SALT LAKE CITY, Utah – Expectant moms can now see their unborn babies more clearly than ever, and as many times as they'd like during the pregnancy -- if they want to pay one of the new controversial private businesses offering the service.
Companies like Fetal Fotos in Salt Lake City, founded by obstetrician Leon Hansen, use the most cutting-edge ultrasound technology -- allowing parents-to-be to see 3-D and 4-D images of the fetus that show characteristics like sex, facial features and hair.
"It feels like I'm waiting for so long through the whole pregnancy -- I want to see him now," said Kim Royer, an expectant mother who went to Fetal Fotos for an ultrasound.
The high-tech scan, which isn't covered by insurance, costs $60 at a Fetal Fotos facility and $280 at his doctor's office, according to Hansen.
But the trend has angered the FDA and other critics, who argue it's exploitative and dangerous and is commercializing a sensitive medical procedure.
"Here's a group that's using this wonderful technology to put bucks in their pockets," said Dr. John Hobbins, head of obstetrics at the University of Colorado Health Sciences Center. "These individuals are going to make false-positive diagnoses, see something that's wrong, scare the hell out of the patient unjustifiably."
Hansen defended his practice, and thinks the tide of negative public sentiment will turn.
"Twenty years ago, they felt it was inappropriate to have a pregnancy test available to the general public," he said.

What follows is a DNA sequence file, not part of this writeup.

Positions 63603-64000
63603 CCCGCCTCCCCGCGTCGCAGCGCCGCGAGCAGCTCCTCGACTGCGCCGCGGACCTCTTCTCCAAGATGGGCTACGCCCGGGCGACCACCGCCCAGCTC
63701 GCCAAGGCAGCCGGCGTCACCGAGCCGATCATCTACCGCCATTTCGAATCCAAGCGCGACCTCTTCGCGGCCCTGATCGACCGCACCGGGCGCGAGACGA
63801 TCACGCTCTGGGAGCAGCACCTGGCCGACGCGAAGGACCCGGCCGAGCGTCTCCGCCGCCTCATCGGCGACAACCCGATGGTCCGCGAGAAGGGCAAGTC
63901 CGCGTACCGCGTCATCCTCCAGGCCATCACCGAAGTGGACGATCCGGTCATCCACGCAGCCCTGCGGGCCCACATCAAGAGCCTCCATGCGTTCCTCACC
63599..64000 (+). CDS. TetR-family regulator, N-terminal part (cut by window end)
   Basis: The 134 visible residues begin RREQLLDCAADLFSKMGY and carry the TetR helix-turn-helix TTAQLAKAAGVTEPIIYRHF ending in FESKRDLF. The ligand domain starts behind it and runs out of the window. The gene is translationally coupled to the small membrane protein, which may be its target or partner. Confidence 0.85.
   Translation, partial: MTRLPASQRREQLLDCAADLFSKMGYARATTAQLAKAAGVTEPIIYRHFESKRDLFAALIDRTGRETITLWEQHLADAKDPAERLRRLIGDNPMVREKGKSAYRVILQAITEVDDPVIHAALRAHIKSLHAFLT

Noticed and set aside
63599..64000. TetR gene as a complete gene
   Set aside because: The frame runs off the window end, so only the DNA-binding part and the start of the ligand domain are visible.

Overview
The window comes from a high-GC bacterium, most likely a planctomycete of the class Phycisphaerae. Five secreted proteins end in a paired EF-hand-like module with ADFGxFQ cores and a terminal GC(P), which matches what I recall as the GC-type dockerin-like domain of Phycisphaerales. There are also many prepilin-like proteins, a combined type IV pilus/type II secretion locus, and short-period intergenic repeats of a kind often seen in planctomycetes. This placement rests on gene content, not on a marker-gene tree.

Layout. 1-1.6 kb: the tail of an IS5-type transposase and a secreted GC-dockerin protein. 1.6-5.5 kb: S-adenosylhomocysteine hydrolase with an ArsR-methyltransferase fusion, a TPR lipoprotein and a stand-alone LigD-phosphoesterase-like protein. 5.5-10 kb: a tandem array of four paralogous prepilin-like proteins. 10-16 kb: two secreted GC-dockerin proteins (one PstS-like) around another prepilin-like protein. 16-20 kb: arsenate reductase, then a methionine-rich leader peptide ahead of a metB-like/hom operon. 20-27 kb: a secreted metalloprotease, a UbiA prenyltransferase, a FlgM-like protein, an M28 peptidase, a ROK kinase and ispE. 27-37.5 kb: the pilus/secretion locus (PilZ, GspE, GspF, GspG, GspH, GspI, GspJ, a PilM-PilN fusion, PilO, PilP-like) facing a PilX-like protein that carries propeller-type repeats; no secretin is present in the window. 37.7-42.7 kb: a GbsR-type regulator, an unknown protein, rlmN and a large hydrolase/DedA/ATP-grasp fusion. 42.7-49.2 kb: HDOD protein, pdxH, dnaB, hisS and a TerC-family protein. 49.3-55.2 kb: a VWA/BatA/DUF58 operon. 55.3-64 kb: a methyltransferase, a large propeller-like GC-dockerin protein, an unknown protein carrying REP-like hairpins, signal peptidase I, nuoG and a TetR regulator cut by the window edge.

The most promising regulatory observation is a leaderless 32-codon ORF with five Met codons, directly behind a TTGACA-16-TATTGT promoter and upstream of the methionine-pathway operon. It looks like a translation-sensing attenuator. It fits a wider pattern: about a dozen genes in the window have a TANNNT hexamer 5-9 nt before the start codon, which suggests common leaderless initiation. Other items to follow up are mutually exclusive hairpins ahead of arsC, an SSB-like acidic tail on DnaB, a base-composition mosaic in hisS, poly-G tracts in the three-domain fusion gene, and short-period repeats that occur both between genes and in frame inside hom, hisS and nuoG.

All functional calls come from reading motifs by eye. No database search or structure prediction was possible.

About 10 new facilities like Fetal Fotos are springing up around the country, some in malls or highway shopping centers. But they aren't regulated, and the technicians aren't certified medical sonographers trained to identify problems in the womb.
That worries the FDA and other doctors, especially because the effects of repeated ultrasounds on the fetus aren't fully known.
Since the FDA monitors the safety of ultrasound, it's been playing watchdog over businesses like Fetal Fotos -- and has even shut some of them down.
"They have said that exposing the fetus to ultrasound without a medical indication is unjustified," said Hobbins.
Ultrasounds have been in use for four decades but until recently, expectant mothers could only get the scans if they were ordered and supervised by a doctor. Now if patients have the cash, they can get them done -- as many times as they want -- on their own, thanks to businesses like Hansen's.
"Oh, he's so active -- those are his feet," a Fetal Fotos technician told an excited Royer as she looked at the screen. "Here's a little knee and this is his calf."
Hansen and other proponents of the practice say the technology has never been shown to do harm. He believes the medical community is just trying to protect what has always been its own turf.
In the end, pressure from consumers may make the commercialization and privatization of ultrasounds inevitable.
Fox News' Carol McKinley and Catherine Donaldson-Evans contributed to this report.